# The Sum-check Protocol

*Adapted from the Thaler13 exposition. For a detailed introduction to sumcheck see Chapter 4.1 of the textbook.*

Suppose we are given a $v$-variate polynomial $g$ defined over a finite field $F$. The purpose of the sumcheck protocol is to compute the sum:

$H:=b_{1}∈{0,1}∑ b_{2}∈{0,1}∑ ⋯b_{v}∈{0,1}∑ g(b_{1},…,b_{v}).$

In order to execute the protocol, the verifier needs to be able to evaluate $g(r_{1},…,r_{v})$ for a randomly chosen vector $(r_{1},…,r_{v})∈F_{v}$. Hence, from the verifier's perspective, the sum-check protocol *reduces* the task
of summing $g$'s evaluations over $2_{v}$ inputs (namely, all inputs in ${0,1}_{v}$) to the task of evaluating $g$
at a *single* input in $(r_{1},…,r_{v})∈F_{v}$.

The protocol proceeds in $v$ rounds as follows. In the first round, the prover sends a polynomial $g_{1}(X_{1})$, and claims that

$g_{1}(X_{1})=x_{2},…,x_{v}∈{0,1}_{v−1}∑ g(X_{1},x_{2},…,x_{v}).$

Observe that if $g_{1}$ is as claimed, then $H=g_{1}(0)+g_{1}(1)$. Also observe that the polynomial $g_{1}(X_{1})$ has degree $deg_{1}(g)$, the degree of variable $x_{1}$ in $g$. Hence $g_{1}$ can be specified with $deg_{1}(g)+1$ field elements. In our implementation, $P$ will specify $g$ by sending the evaluation of $g_{1}$ at each point in the set ${0,1,…,deg_{1}(g)}$. (Actually, the prover does *not* need to send $g_{1}(1)$, since since the verifier can *infer* that $g_{1}(1)=H−g_{1}(0)$, as if this were not the case, the verifier would reject).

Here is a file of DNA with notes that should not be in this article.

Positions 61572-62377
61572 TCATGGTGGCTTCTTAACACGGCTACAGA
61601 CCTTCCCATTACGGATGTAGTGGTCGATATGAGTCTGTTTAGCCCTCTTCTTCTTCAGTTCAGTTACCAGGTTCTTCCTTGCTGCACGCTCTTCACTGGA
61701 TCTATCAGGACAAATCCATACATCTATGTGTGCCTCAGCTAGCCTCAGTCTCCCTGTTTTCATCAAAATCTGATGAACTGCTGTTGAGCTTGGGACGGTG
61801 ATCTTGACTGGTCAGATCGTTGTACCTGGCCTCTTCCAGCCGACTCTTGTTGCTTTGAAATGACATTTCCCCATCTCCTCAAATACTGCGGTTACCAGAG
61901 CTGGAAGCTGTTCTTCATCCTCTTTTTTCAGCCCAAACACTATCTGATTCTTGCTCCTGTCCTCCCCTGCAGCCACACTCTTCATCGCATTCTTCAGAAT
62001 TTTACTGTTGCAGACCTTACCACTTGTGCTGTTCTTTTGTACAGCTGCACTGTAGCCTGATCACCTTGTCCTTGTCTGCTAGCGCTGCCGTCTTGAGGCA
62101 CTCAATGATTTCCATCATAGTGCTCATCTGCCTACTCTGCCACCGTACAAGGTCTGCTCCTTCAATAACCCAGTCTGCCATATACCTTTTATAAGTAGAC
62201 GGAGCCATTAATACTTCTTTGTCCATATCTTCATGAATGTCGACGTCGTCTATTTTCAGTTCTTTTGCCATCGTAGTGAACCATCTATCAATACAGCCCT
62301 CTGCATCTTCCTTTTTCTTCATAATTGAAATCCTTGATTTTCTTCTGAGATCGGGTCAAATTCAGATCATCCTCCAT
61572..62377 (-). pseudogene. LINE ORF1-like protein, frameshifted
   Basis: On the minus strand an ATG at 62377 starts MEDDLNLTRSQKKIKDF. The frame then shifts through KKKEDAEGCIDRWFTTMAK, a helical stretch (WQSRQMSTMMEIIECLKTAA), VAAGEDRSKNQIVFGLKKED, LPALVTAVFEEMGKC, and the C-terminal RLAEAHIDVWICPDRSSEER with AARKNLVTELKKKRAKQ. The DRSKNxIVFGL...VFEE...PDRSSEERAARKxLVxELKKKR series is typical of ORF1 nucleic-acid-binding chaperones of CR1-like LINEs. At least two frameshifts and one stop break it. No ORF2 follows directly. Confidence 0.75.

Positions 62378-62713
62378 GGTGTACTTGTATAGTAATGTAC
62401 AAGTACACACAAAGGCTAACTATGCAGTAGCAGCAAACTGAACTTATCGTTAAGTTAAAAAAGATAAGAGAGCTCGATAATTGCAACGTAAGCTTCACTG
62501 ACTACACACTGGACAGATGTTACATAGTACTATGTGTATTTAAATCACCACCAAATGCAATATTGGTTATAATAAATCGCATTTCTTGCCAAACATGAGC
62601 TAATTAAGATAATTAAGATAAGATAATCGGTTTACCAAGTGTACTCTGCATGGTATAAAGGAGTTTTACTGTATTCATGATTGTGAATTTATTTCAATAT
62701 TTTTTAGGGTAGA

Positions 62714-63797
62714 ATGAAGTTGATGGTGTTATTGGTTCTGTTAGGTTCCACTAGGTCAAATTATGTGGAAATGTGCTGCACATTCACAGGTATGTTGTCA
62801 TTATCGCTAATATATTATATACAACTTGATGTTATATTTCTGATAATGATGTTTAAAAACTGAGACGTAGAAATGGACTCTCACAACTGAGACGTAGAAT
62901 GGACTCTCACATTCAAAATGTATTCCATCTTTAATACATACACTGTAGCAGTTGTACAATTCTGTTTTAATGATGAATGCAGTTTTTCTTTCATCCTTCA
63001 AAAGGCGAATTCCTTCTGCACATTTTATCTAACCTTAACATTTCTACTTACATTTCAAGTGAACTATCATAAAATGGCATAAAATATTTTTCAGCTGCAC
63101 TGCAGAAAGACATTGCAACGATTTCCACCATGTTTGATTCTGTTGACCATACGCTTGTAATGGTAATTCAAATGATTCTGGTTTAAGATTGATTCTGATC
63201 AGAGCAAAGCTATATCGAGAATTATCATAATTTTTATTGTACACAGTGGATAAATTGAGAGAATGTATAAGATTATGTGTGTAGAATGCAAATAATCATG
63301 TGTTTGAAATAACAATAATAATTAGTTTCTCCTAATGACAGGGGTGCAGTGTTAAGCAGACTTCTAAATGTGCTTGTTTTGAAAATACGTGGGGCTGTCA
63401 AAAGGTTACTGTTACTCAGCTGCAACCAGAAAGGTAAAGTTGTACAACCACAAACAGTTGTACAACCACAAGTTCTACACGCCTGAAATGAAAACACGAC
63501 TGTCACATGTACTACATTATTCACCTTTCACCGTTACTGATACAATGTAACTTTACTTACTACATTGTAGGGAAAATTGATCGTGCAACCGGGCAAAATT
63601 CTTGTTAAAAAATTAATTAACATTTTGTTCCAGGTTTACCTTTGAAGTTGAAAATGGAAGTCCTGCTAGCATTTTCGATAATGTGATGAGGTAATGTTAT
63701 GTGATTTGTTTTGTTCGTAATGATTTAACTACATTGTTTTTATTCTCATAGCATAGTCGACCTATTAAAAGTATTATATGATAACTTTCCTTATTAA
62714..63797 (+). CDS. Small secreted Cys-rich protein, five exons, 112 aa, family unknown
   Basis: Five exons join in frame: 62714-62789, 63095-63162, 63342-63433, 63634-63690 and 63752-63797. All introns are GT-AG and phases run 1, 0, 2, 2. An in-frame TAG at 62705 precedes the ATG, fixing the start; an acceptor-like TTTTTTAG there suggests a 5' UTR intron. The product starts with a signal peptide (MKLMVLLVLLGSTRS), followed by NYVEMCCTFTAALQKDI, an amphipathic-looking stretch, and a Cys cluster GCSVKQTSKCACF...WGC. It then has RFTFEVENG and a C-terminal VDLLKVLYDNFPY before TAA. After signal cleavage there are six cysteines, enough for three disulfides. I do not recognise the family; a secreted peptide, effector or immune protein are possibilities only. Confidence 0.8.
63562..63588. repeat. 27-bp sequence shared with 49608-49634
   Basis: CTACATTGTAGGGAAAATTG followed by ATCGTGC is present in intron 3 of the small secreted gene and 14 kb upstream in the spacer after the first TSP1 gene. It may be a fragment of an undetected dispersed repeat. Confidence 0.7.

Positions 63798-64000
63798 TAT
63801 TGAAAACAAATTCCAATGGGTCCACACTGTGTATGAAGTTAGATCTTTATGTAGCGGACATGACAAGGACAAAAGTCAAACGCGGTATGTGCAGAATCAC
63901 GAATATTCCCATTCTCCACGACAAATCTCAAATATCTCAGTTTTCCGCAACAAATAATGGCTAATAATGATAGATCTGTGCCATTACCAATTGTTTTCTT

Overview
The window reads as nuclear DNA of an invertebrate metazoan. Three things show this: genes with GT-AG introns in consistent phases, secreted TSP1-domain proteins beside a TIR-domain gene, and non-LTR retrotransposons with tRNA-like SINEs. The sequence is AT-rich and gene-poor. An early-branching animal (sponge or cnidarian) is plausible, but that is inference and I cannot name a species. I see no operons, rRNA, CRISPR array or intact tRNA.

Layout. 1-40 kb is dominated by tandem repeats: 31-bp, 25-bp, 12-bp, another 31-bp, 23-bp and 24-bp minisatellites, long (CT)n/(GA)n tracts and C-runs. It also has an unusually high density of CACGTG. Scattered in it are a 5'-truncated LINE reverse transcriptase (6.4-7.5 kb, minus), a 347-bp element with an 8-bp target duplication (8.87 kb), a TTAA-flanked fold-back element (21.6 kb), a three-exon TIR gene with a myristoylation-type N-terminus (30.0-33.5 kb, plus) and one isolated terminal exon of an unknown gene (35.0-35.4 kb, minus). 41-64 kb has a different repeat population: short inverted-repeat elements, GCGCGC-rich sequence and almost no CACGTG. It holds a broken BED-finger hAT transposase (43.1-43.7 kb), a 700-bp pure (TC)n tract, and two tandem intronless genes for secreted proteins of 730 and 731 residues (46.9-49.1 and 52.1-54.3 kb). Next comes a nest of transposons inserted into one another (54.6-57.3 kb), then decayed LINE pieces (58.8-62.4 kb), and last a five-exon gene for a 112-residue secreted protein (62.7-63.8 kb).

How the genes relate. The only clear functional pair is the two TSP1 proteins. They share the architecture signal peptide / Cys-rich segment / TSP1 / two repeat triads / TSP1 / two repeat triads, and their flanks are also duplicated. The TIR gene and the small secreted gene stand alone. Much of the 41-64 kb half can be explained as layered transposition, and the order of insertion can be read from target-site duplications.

Then, in round $j>1$, $V$ chooses a value $r_{j−1}$ uniformly at random from $F$ and sends $r_{j−1}$ to $P$. We will often refer to this step by saying that variable $j−1$ gets bound to value $r_{j−1}$. In return, the prover sends a polynomial $g_{j}(X_{j})$, and claims that

$g_{j}(X_{j})=(x_{j+1},…,x_{v})∈{0,1}_{v−j}∑ g(r_{1},…,r_{j−1},X_{j},x_{j+1},…,x_{v}).(1)$

The verifier compares the two most recent polynomials by checking that $g_{j−1}(r_{j−1})=g_{j}(0)+g_{j}(1)$, and rejecting otherwise. The verifier also rejects if the degree of $g_{j}$ is too high: each $g_{j}$ should have degree $deg_{j}(g)$, the degree of variable $x_{j}$ in $g$.

In the final round, the prover has sent $g_{v}(X_{v})$ which is claimed to be $g(r_{1},…,r_{v−1},X_{v})$. $V$ now checks that $g_{v}(r_{v})=g(r_{1},…,r_{v})$ (recall that we assumed $V$ can evaluate $g$ at this point). If this test succeeds, and so do all previous tests, then the verifier accepts, and is convinced that $H=g_{1}(0)+g_{1}(1)$.